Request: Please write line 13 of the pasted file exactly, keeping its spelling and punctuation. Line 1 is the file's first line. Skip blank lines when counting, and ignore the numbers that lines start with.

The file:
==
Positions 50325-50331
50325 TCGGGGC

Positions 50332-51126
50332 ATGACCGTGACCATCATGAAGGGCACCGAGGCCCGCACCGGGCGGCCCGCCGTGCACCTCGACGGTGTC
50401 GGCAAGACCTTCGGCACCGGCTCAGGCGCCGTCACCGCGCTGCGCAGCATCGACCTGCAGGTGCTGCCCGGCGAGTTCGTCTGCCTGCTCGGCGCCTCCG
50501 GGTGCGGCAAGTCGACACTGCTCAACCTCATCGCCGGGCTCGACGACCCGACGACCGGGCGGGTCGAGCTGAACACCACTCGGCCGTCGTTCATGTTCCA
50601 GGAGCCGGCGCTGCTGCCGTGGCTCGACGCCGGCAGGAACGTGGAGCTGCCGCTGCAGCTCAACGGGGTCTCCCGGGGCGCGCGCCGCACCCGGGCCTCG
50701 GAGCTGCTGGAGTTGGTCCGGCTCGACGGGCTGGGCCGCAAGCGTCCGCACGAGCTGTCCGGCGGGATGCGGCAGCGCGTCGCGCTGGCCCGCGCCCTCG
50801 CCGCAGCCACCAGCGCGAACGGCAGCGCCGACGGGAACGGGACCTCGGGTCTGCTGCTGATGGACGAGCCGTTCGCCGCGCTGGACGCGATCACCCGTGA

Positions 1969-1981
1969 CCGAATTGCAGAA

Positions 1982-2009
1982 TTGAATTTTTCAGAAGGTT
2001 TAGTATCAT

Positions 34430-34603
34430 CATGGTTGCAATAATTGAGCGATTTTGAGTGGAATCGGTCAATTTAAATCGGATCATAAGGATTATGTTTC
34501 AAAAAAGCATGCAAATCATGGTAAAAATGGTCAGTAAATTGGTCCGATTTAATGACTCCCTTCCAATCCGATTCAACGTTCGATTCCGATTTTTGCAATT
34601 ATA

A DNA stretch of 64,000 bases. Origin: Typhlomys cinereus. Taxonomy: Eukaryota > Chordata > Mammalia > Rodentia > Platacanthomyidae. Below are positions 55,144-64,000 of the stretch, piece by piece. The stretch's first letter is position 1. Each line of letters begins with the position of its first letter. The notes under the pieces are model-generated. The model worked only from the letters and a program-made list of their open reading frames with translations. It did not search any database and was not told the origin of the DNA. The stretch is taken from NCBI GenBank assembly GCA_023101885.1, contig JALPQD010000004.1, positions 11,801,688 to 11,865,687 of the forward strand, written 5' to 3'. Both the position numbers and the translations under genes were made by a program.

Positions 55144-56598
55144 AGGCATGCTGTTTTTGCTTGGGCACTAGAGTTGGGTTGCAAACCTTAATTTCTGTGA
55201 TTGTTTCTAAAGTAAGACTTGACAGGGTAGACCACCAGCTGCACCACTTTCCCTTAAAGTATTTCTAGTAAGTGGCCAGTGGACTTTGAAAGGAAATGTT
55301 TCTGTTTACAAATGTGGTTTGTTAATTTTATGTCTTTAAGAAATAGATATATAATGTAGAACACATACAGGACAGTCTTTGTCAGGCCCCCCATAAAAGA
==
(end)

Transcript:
1982 TTGAATTTTTCAGAAGGTT